sent by email review Gironalet apartment

We arrived by train (2 minutes from the apartment!) and then hired a car to do some longer day trips from Girona, although we could’ve got the bus. The train to Barcelona is only an hour. The apartment is impeccably clean, quiet, spacious and of really good quality. Lovely crisp sheets and new beds!. There are lots of restaurants nearby but we cooked in the apartment quite often – there’s a great little supermarket around the corner. The website doesn’t mention the terrace, but for hanging out in the evening or afternoon it’s good to have some outside space and really comfortable, though small. In the morning it’s usually too sunny. We had a great time in Girona, thankyou Liza!  (UK) (September 2012)

Girona Museums

Museum of Cinema
See 'Original Version Cinema' post in 'Days Out' section for more.
From Chinese shadows to the Lumière brother's camera, there are many fascinating and amusing inventions that you can now see in Girona at the Museum of the Cinema. One of the Europe's most important collections and a visit recommended for everyone and all ages.

City of Girona History Museum

The aim of Girona City History Museum is to show the evolution of the city, starting with the first human remains found in the area and continuing right up to the transition to democracy after the Franco dictatorship, and to portray the society that brought it all about. The fourteen exhibition rooms, arranged in chronological order, are complemented by theme rooms such as those dedicated to industrial Girona/pioneer city, sardana dancing and cobla bands, and contemporary Girona. It's more interesting than it sounds! The website is also very clear, informative on Catalan history and in English!

Jewish History Museum of Girona
The Museum's eleven galleries form an itinerary allowing visitors to learn about aspects of the everyday life, culture and history of the Jewish communities of Catalonia and of Girona during medieval times. It is housed on the site of the 3rd medieval Synagogue of Girona. The website also has lots of information on the different sections of the musuem. An enjoyable visit when you go to visit the 'call' or Jewish quarter of Girona.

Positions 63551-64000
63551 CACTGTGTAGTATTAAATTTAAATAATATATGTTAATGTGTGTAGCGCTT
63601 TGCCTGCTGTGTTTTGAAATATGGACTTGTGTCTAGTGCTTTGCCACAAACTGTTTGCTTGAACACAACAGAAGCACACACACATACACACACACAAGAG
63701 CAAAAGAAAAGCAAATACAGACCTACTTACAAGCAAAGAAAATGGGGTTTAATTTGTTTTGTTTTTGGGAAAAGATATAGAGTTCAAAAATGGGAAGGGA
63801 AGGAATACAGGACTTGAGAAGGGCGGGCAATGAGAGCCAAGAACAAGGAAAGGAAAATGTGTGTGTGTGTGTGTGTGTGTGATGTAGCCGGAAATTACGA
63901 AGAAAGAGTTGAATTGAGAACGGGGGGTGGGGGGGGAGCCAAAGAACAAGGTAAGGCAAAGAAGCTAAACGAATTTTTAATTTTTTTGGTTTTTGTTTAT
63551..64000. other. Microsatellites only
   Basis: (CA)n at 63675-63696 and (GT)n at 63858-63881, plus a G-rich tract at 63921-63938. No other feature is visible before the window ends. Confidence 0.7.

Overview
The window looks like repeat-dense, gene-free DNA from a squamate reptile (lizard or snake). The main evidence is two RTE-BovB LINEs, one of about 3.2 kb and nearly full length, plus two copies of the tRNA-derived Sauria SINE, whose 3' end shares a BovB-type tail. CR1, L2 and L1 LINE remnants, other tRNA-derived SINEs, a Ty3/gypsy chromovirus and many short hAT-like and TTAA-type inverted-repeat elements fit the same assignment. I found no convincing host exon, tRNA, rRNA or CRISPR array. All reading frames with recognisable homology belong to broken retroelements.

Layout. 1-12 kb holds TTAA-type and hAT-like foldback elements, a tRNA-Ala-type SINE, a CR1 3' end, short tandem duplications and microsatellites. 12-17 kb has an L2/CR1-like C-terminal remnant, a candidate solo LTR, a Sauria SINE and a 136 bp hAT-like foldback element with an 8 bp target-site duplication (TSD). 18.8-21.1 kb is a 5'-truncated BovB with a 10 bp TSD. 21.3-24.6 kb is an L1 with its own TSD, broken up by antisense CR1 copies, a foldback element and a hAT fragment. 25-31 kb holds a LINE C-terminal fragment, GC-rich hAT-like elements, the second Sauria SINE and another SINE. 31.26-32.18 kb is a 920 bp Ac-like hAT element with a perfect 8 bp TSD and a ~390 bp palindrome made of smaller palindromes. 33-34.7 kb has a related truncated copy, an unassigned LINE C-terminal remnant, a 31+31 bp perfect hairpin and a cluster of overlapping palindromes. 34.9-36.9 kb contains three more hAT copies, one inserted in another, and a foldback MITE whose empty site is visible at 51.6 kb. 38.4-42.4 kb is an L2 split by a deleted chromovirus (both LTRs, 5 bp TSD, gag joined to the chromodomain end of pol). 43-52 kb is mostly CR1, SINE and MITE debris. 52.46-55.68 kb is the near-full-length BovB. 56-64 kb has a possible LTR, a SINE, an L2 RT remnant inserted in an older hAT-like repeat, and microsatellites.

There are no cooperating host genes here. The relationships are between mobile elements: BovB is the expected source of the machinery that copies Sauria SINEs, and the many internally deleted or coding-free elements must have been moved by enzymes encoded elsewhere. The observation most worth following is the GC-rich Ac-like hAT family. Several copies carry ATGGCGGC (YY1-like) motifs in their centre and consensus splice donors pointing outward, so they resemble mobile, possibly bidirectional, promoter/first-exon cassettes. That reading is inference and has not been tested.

Art Museum of Girona
A very pleasant, quiet place to visit, starting with pre-romanesque art pieces found mostly in the surrounding areas, going through the centuries up to the 20th and with explanations in each room of the pieces and the period, in English.

Museum- Treasure of the Cathedral
Collections of religious art showing liturgical art of the cathedral through its history. The most famous piece is the Tapestry of Creation - the cathedral audio-guide is worthwhile.

The Stone of Girona Route

See the link at the bottom of the page to find the original Girona Tourist Office leaflet, available in English. I've put the text here, verbatum, in case you can't get hold of a copy when you arrive, to publicise it and to give an idea of the route. I haven't 'done' it yet, so i can't unreservedly recommend it, but it looks interesting.

This itinerary runs through a district known as Les Pedreres (The Quarries), in the east of the city, beside the Old Town. The name evokes the origin of the district and its function in the history of Girona. The route runs along Camí de la Ferradura, formerly a favourite walking place for Girona inhabitants until the quarries were developed into today’s residential area. On the way, you will learn something about the so-called Girona stone, its composition, and its formation thousands of years ago. The path passes by the old quarries, and demonstrates the widespread use of this stone in the architectural heritage of Girona. It also affords remarkable views over the city. The name Girona stone comes from the fact that it is found in the area surrounding the city and has been quarried here since ancient times. This calcareous sedimentary rock originated from the deposit of 
carbonates and remains of living organisms formed in the shallow tropical sea that covered this area 50 million years ago. The whitish, grey-blue stone contains many fossils of which nummulites are the most frequently found.

From Plaça de Catalunya, climb up to the city wall, and walk along until Torre del General Peralta. Come down from the wall, continue along Passeig de Fora Muralla, turning right towards Camí de la Ferradura, on up to Torre Alfons XII and back down through Les Pedreres district by the Caputxins steps.
Variations: One possible variation is to continue along the city wall until Torre Gironella, then turn into Carrer dels Merlets and Camí de la Ferradura until you reach Torre Alfons XII.Another variation is to start at Joan Puigbert Primary School, go along Carrer del Regiment de Baza, turn to the right up Pujada de la Torre Alfons XII, continue on up to the tower and back down to Torre Gironella via Camí de la Ferradura.

The starting point of the itinerary is Plaça de Catalunya, from where you climb up the steps to the city wall at Jardí de la Infància, site of the former En Banyoles Gate.

1. Starting point
The building of this stretch of the city wall commenced in 1362, following orders from Pere el Cerimoniós, who wished to protect the districts that had sprung up outside the original walled enclosure. The itinerary passes over Les Beates gate and on to a sentry box, along the west side of the former La Mercè bastion (now Jardins de la Muralla). It then passes over Nou gate and Els Socors gate, the latter being of strategic importance as it linked the city to the fortresses at the quarries. The next stop is Torre del General Peralta.

2. City Wall
At the end of Carrer dels Merlets, where it meets Camí de la Ferradura, there is a place to stop and examine some nummulite fossils and, while you are there, enjoy the view over the city. If you look closely at the